As the Syrian opposition grew increasingly fractured and Islamist, however, the U.S. largely dropped its support in favor of tackling ISIS and began backing a mostly Kurdish faction known as the Syrian Democratic Forces in October 2015, a year after the coalition began bombing ISIS in Iraq and Syria and a month after Russia entered the fight. In the last three years, both campaigns have seen consistent victories against ISIS and have emerged as the most powerful factions in the conflict, with the Syrian government having reclaimed well over half the country and the U.S.-backed Syrian Democratic Forces in control of about a quarter.

The fall of ISIS and rebel factions nationwide brought with it increased calls for a reconciliation between local forces backed by the U.S. and Russia. Trump's call for coordination with Putin on Syria following their Helsinki summit has raised hopes that the two leaders could take further steps jointly to help end the seven-year civil war there.

RTX6CD0E A Syrian soldier is seen near a Syrian flag in Quneitra, Syria, July 22. The former rebel-held southwestern province is the latest to be restored to the government, which has begun battling ISIS fighters near the border of the Israel-occupied Golan Heights. Omar Sanadiki/Reuters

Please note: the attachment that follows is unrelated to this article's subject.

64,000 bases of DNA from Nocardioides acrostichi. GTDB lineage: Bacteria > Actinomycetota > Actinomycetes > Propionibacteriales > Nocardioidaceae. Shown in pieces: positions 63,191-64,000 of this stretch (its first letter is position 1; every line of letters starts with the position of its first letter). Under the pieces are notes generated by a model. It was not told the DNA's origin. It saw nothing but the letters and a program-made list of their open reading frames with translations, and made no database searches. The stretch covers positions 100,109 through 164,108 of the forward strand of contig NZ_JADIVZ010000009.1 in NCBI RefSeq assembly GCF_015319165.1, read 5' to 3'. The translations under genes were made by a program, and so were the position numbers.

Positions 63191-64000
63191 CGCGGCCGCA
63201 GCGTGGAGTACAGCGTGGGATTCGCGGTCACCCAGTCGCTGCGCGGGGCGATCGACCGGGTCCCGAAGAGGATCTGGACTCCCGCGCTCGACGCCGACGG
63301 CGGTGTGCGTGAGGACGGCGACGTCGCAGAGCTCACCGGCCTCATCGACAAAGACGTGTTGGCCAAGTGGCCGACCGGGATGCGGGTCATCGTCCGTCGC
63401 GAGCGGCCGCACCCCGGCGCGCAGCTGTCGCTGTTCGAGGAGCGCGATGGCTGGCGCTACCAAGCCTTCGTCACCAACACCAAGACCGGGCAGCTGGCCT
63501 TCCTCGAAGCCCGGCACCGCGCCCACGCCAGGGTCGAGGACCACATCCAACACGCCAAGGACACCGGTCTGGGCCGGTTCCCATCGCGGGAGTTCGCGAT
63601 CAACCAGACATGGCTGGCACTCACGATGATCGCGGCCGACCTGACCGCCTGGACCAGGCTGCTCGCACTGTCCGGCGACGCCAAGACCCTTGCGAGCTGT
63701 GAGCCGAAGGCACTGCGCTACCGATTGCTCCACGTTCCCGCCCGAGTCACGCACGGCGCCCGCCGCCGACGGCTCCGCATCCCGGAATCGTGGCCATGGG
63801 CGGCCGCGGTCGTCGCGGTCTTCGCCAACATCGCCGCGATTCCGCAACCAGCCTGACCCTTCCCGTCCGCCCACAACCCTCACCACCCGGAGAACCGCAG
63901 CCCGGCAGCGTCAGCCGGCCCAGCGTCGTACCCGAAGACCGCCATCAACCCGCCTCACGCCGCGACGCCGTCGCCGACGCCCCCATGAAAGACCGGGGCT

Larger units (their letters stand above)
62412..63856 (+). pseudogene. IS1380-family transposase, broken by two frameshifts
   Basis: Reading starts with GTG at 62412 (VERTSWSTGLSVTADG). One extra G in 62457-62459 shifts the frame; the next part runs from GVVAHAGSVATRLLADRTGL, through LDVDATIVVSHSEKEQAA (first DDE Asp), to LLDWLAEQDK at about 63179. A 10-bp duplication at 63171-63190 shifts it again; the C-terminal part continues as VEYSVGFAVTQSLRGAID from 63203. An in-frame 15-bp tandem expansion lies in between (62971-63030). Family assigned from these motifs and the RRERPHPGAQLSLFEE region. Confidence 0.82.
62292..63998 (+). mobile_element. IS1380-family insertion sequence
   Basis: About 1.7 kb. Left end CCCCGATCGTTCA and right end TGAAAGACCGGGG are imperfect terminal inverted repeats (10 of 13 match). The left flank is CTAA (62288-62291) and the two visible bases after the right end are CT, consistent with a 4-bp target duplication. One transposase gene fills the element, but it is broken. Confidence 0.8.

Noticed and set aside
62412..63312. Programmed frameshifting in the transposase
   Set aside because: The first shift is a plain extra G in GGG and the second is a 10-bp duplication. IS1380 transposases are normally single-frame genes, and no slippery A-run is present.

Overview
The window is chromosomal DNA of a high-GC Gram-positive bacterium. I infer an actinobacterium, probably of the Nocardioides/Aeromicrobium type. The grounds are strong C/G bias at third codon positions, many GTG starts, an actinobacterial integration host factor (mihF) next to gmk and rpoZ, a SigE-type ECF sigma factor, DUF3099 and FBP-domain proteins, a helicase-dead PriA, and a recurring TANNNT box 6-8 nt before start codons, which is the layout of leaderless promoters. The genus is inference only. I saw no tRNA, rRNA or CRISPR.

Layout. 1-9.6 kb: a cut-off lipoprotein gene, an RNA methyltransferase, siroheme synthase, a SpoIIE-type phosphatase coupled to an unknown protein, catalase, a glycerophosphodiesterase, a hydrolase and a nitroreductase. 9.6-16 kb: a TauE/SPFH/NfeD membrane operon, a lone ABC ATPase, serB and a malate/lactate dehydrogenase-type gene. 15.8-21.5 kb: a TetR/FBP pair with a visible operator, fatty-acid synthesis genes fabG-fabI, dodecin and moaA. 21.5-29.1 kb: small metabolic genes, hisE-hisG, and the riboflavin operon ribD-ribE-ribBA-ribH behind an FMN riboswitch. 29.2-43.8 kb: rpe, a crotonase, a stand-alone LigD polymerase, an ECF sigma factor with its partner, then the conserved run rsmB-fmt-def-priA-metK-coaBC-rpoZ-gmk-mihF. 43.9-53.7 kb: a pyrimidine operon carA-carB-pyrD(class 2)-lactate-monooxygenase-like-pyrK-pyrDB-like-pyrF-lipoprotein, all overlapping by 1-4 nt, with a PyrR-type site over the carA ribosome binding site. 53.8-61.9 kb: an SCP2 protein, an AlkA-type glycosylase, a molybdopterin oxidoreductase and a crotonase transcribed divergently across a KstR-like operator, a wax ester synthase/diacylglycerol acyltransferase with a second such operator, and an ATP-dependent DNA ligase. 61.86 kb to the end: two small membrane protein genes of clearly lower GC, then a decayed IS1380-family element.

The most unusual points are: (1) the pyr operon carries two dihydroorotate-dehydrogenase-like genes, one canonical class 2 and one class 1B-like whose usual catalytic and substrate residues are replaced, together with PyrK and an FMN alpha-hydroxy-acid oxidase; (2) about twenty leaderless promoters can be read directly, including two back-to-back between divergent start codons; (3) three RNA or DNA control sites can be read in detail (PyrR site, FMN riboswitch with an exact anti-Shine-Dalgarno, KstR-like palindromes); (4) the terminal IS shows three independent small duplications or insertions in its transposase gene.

Rising tensions between Israel and Iran, however, have heightened the urgency of international diplomacy in a conflict that has already killed hundreds of thousands and displaced millions more, especially to surrounding countries. Russia had reportedly managed to negotiate the exclusion of Iranian and Iran-backed forces from the ongoing Syrian military offensive against rebels, ISIS and other jihadi fighters in the southwest in order to placate Israel, which occupies the nearby Golan Heights. Israel has warned it would not accept a long-term presence of its archfoe Iran in Syria.

Still, Israel has continued to launch airstrikes against military positions suspected of being associated with Iran in Syria, and allegedly did so at least twice last week in response to Syrian drones crossing into Israel-controlled airspace. The security situation further deteriorated Tuesday after Israeli air defenses shot down a Syrian Sukhoi jet that was said to have flown over the Israel-occupied Golan Heights while bombing ISIS. At least one pilot was reportedly killed, and the Syrian military accused Israel of supporting militant groups near the de facto border between the countries.

As Russia balances its relationship between strategic partners, top U.S. ally Israel and top U.S. foe Iran, and the U.S.-led coalition finishes off an ISIS pocket of control in Syria's far east, the persistent threat posed by the jihadis was demonstrated in their deadliest attack in months. ISIS claimed responsibility for a series of suicide bombings that reportedly killed up to 156 people in the southwestern city of Sweida.

The Russian Foreign Ministry strongly condemned the attack. "[It] has reaffirmed the misanthropic essence of the ideology and practice of terrorism and the importance of coordinating energetic international efforts to stamp out this global evil in Syria," the statement reads

Editor's Pick